Maurice Pialat’s semiautobiographical second film, We Won’t Grow Old Together, is a dark love story marked by contempt and emotional cruelty. Jean (Jean Yanne) is an established middle-aged filmmaker carrying on an extramarital liaison with his much younger mistress, Catherine (Marlène Jobert). It isn’t clear how they met, how much time they spend with each other, or why they’re together. What’s clear is that their relationship is quickly coming to an end. Oh, but it’s sad when a love affair dies.
The relationship—an entanglement, really—is dysfunctional, to say the least. The two always seem to meet on the go (even though Jean’s wife and Catherine’s parents know about the affair). Their affection surfaces here and there, like when they go to the beach or take a dip in the Mediterranean. It never lasts long; whatever good time they have soon sours. Jean is arrogant, condescending, and mean. He tells Catherine she’s ugly, he shoves her away from him and publicly berates her for not holding a mic correctly while he’s filming a street scene, and he literally throws (OK, pushes) her and her things out of their motel room. He makes no attempt to hide the fact that Catherine’s visiting parents are an inconvenience. He’s a prick. The following is my favorite quote from the film, and it shows how mean Jean is to Catherine:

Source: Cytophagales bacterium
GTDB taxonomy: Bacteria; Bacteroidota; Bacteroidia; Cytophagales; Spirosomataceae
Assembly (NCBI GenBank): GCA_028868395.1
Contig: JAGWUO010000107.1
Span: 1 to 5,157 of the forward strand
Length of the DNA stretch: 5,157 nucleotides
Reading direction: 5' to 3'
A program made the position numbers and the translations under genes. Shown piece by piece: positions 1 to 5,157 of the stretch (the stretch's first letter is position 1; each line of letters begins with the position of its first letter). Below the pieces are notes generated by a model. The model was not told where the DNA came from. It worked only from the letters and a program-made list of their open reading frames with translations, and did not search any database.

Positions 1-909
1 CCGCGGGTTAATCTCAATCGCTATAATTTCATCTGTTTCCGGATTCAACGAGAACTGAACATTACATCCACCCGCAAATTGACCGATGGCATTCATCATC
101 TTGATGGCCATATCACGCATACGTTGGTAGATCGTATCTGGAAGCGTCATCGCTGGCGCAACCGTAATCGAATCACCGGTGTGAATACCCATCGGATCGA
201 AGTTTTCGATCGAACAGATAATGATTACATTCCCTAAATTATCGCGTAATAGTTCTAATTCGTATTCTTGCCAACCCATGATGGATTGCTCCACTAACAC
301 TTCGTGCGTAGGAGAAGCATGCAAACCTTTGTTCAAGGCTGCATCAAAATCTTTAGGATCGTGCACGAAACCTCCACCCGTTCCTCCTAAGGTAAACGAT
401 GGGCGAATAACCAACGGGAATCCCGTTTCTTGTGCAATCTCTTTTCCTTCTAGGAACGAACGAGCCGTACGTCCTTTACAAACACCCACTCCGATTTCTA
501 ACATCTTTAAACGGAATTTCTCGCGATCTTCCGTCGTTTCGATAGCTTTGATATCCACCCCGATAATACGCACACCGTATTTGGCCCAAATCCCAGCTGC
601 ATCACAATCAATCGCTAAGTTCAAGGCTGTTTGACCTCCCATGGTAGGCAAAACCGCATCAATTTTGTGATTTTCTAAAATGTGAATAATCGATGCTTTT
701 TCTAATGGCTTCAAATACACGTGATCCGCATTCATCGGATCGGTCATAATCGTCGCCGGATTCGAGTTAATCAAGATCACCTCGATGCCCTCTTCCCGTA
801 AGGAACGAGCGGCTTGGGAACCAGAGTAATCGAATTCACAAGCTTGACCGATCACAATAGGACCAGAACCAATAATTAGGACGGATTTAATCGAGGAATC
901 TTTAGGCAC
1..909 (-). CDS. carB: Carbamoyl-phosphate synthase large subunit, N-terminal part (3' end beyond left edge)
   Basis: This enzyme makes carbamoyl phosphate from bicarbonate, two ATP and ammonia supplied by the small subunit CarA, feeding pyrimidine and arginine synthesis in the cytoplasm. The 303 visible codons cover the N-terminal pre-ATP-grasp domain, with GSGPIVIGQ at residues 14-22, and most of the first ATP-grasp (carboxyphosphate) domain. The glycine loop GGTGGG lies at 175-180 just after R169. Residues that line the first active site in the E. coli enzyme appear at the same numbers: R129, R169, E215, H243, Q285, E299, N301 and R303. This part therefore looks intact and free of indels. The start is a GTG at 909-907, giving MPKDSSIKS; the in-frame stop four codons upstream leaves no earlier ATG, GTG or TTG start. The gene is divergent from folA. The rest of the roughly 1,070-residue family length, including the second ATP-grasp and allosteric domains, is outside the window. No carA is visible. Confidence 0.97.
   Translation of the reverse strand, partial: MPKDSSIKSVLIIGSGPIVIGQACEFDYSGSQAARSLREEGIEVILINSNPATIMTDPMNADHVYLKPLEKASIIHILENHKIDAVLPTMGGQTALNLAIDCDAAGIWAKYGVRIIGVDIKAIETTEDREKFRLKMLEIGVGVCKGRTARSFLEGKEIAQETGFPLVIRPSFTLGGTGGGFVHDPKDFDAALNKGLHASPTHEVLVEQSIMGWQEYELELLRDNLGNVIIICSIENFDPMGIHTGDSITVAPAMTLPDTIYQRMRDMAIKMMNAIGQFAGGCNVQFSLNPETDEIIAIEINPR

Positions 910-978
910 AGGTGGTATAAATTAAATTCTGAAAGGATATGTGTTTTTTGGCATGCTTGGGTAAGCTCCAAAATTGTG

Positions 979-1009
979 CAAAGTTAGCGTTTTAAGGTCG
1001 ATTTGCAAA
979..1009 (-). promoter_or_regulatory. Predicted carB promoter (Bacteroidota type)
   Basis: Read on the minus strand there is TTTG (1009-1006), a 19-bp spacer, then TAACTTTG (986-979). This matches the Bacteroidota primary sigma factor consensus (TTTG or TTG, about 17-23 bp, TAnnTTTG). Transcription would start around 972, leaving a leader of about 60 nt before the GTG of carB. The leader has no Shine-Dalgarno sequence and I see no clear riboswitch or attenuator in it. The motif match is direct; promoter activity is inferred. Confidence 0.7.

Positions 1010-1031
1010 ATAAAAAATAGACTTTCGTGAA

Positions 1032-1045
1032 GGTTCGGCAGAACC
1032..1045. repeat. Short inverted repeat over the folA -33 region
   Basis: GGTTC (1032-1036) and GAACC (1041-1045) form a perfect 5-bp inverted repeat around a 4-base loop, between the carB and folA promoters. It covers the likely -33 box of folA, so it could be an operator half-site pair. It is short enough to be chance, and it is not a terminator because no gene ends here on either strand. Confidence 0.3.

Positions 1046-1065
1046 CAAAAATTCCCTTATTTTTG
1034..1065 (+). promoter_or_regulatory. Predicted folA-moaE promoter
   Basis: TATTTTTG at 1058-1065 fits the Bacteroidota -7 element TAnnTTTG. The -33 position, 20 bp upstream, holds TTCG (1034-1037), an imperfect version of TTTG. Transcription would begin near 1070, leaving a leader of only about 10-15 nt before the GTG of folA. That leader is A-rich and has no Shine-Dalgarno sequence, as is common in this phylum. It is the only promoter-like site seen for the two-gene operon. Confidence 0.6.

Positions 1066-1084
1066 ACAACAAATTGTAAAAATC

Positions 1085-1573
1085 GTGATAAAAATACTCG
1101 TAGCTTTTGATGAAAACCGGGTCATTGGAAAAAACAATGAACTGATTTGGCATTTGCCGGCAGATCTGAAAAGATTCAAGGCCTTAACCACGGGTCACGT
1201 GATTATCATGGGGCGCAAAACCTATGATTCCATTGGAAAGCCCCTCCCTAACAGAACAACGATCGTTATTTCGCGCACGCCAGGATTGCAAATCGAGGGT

“You’ve never succeeded at anything and you never will. And do you know why? Because you are vulgar; irremediably vulgar. And not only are you vulgar, you are ordinary.”
Catherine is absolutely beautiful with a fabulous early ’70’s flair. However, she’s unambitious, ambivalent, and kind of crazy. She’s flighty. Jean seems to be the only thing she can see through to the end. Their personalities—indeed, their very identities—bring out the worst in each other.
Even though it was a hit in France during its original run, We Won’t Grow Old Together is not a film I imagine many people appreciating. It’s probably too blunt and ugly for mainstream tastes, especially today. Neither character has any redeeming qualities. In the French New Wave tradition, there isn’t much of a narrative here; the “story” is told through a collection scenes strung together that build a sense of doom. The action is repetitive: Catherine arrives, Jean eventually gets pissed and flies off the handle, they sort of reconcile, and Catherine takes off. Pialat is more interested in getting at a feeling or an experience than telling a story. He succeeds at cutting to the emotional core of an ugly breakup; his depiction is vivid and realistic even if it is extreme, and you feel Jean’s ultimate devastation. The final shot of Jean’s idealized memory of Catherine—beautiful, happy, and peacefully frolicking in the water—is a nice touch.
We Won’t Grow Old Together is hard to watch because it’s frankly brutal; but it’s precisely Pialat’s frank brutality that makes it brilliant.
(Gene Siskel Film Center) A-